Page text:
I am a vertebrate palaeontologist based at the University of Birmingham. I lead a group of researchers addressing questions relating to the systematics, evolution, diversity and biogeography of fossil vertebrates. I am particularly interested in the origin and early evolution of dinosaurs and their close relatives in the aftermath of the Permo-Triassic mass extinction, as well as long-term patterns of diversity on land. My research has been recognised by major early-career grants from the German Research Foundation and the European Research Council, and by the Hodson Award of the Palaeontological Association and the Joseph Chamberlain Award for Academic Advancement from the University of Birmingham. I was promoted to full Professor (personal chair) by Birmingham in 2017. Currently, I am Director of Research for the College of Life & Environmental Sciences, with strategic leadership of research activity across the four Schools that make up the College, and Vice-President of the Palaeontological Association. I have previously held other leadership roles, including as Director of Global Engagement for the College (2020–2022) and REF2021 lead for Earth & Environmental Sciences.
In Birmingham, my team forms part of the Palaeobiology research theme, one of the largest and most active clusters of deep time researchers anywhere in the UK. We are closely linked to the award-winning Lapworth Museum of Geology.
I have been awarded >£3 million in research funding. Our research is currently funded by the Leverhulme Trust, NERC and the Marie Curie Actions. I have previously received funding from the European Research Council, the Royal Society, National Geographic, the German Research Foundation, the Palaeontological Association, the Rutherford Fund and the Humboldt Foundation, among others.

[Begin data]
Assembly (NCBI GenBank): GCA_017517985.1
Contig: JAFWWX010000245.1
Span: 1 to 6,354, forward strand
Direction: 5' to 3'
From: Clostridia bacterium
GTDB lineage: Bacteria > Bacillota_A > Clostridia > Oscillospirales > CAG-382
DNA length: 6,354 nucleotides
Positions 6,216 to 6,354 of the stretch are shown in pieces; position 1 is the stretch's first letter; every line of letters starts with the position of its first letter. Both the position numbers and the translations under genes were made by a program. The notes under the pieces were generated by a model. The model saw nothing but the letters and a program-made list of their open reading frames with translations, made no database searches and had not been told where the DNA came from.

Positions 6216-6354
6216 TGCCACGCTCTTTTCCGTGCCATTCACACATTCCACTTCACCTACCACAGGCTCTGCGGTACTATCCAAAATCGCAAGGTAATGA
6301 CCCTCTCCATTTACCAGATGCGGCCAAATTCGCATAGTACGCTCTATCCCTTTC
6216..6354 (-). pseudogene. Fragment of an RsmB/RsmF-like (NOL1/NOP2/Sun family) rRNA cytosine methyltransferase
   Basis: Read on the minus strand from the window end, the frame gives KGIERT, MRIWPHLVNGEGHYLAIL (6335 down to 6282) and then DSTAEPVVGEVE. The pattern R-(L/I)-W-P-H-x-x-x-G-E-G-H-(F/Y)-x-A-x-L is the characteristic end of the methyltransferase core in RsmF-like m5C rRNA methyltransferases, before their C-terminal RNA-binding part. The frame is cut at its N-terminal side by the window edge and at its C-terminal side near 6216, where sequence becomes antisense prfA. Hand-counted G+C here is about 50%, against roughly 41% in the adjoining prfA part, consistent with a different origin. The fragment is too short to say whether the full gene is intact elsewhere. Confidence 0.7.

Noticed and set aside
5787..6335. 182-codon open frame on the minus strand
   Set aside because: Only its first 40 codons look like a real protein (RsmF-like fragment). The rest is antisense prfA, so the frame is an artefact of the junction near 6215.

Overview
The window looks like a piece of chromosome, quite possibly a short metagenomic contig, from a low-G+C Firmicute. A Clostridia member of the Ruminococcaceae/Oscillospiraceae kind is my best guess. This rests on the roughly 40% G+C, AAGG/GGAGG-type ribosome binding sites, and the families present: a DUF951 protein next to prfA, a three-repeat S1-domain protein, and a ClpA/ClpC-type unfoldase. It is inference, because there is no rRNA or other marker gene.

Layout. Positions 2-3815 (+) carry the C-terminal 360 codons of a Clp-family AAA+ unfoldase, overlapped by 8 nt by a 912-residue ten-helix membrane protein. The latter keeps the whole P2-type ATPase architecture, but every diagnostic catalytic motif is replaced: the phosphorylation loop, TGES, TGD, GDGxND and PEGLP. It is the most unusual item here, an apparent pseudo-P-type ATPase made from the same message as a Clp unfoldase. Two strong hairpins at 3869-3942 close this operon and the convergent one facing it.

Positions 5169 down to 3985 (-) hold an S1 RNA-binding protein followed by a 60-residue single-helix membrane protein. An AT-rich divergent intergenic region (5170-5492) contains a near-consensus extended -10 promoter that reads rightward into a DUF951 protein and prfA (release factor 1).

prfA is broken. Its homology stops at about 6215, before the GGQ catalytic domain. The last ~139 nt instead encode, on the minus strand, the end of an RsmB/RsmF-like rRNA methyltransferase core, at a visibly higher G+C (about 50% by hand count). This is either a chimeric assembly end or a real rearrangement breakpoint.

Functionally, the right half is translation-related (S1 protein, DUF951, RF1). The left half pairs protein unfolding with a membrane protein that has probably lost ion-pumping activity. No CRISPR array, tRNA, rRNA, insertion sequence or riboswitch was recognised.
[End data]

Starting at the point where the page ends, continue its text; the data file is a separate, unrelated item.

I grew up on a farm in the Welsh Marches. I completed my undergraduate degree in Geology at the University of Bristol, before moving to the University of Cambridge to complete my PhD on early dinosaur evolution. I then spent three years as a postdoctoral research assistant at the Natural History Museum in London, working on dinosaur-plant co-evolution and dinosaur respiration. This was followed by four years working at the University of Munich and the BSPG in southern Germany, funded first by a Humboldt Fellowship, and then by a Emmy Noether Programme award from the German Research Foundation. In 2013 I returned to the UK to take up a permanent position at the University of Birmingham.
I am an active field palaeontologist, with experience in the UK, USA, India, South Africa, Poland, Portugal and Lithuania. Current research fieldwork is focused on South Africa and the Isle of Skye in Scotland, and field teaching in southern England and the western USA. I have a developing research interest in geoconversation and co-lead field-based research on the protection of palaeontological sites in Dorset.
Much of my research is specimen-based, and I have worked closely with museums throughout my career. From 2013–2018 I was the Academic Keeper of the Lapworth Museum of Geology, and helped lead the Museum through an award-winning £2.6 million redevelopment and expansion which has transformed this historic institution and hugely expanded its audience. I collaborated on successful major funding bids to HLF, Research England, and Arts Council England, among others. More recently, I co-curated the exhibition Drawing Out The Dinosaurs, which explored two centuries of scientific discovery and artistic inspiration. This public engagement activity formed a core component of an impact case study which I led for REF2021.
Collecting therapsid fossils in the Middle Triassic of Eastern Cape, South Africa, 2017.
Receiving the Joseph Chamberlain Award for Academic Achievement from the University of Birmingham, 2019.
Visiting the Paleontological Institute of the Russian Academy of Sciences, Moscow, 2013.
Lower jaw of a temnospondyl amphibian, Lower Triassic of West Bengal, India, 2015.
In the newly redeveloped Lapworth Museum of Geology, 2016.